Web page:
Omnicom Group (NYSE:OMC) communicated better-than-expected second-quarter results this morning. But with shares down around 2% Tuesday as of this writing, it appears the market isn't impressed.
To be sure, at first glance the results don't look particularly strong; revenue fell 1.7% year over year to $3.81 billion, which translated to a 5.9% increase in net income per share to $1.26. But analysts' models were less optimistic, with consensus estimates calling for lower revenue of $3.76 billion, and earnings of just $1.22 per share.
The primary culprit behind Omnicom's top-line decline was a 7.1% negative impact from foreign exchange -- a temporary consequence of operating a global business -- offset partially by a 0.1% increase in revenue from acquisitions and organic growth of 5.3%. Within the latter, organic revenue from advertising increased 6.4%, CRM climbed 4.3%, public relations rose 0.3%, and specialty communications jumped 8%.
On a geographical basis, organic revenue declined 9.6% in the smaller Latin American market, but rose in all other regions, including growth of 5.9% in the core North American market, 5.4% in the U.K., 3.9% in Europe, 7.6% in Asia Pacific, and 11.9% in Africa and the Middle East. When all was said and done, North America continued to play its usual outsized role in propping up Omnicom's overall results:
That revenue translated to a 1.5% decline in adjusted earnings before interest, taxes, and amortization of intangibles (EBITA) to $565.7 million, and a 3.5% drop in net income to $313.9 million. To Omnicom's credit, however, keep in mind that last year's second quarter included an income tax benefit of $11 million related to its failed $35 billion merger with Publicis. Excluding this one-time item, net income would have fallen only marginally on a year-over-year basis.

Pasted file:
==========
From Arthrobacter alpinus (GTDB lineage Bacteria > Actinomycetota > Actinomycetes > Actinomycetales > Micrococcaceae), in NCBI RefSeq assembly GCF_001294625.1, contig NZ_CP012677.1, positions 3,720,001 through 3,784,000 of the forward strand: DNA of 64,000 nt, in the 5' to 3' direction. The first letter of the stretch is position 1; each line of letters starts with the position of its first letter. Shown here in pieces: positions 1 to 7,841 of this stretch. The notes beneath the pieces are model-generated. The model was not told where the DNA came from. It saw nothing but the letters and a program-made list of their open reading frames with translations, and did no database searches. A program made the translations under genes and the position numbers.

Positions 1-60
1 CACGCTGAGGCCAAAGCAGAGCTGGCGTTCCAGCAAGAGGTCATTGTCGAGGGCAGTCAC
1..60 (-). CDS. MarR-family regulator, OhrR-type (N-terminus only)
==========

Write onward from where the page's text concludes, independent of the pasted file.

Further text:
Omnicom has also generated healthy free cash flow of $756.8 million year to date, which helps fund its ongoing dividend and stock repurchase efforts and, consequently, drives the increase in net income per share. Through the first six months of 2015, Omnicom has already paid over $311 million in dividends ($61.1 million to noncontrolling interest shareholders), and repurchased more than $386 million in stock net of proceeds and excess tax benefits from stock plans.
In addition, Omnicom showed some serious efficiency allocating capital under its control. Return on invested capital rose to 17.6% for the 12 months ended June 30, 2015, up from 16.9% the previous year, and return on equity climbed to an enormous 35.9%, up from 31.5% for the year ended June 30, 2014.
Omnicom also extended its streak of returning over 100% of net income to shareholders through dividends and share repurchases since 2004, lending credence to its status as a solid play for long-term investors seeking dividend growth and otherwise aggressive capital returns:
Even so, during the subsequent conference call management underscored investors' worries about today's uncertain advertising environment, saying that a record number of media accounts are under review. Omnicom Group CEO John Wren elaborated:
We know the media landscape has become more complex, and many of the reviews are strategic reevaluations of agency suppliers. Technology has radically changed media planning and buying. The rise of digital data and analytics has given marketers the ability to more precisely understand how consumers are using media. In areas such as programmatic buying and micro-targeting, clients want to make sure that they have the right partner with the right resources in the space.
To his credit, Wren also insisted Omnicom remains "especially well positioned as a result of our investments in Annalect and our data management platform."
Annalect is a digital data and analytics group launched by Omnicom with this very purpose in mind almost five years ago. As it stands, Wren noted Omnicom is roughly halfway through its agency pitches for the largest assignments, and this process should largely be complete by the end of October. Given this uncertainty -- and despite Omnicom's strong quarterly results relative to Wall Street's expectations -- I wouldn't be the least bit surprised if the market's caution persists for the time being.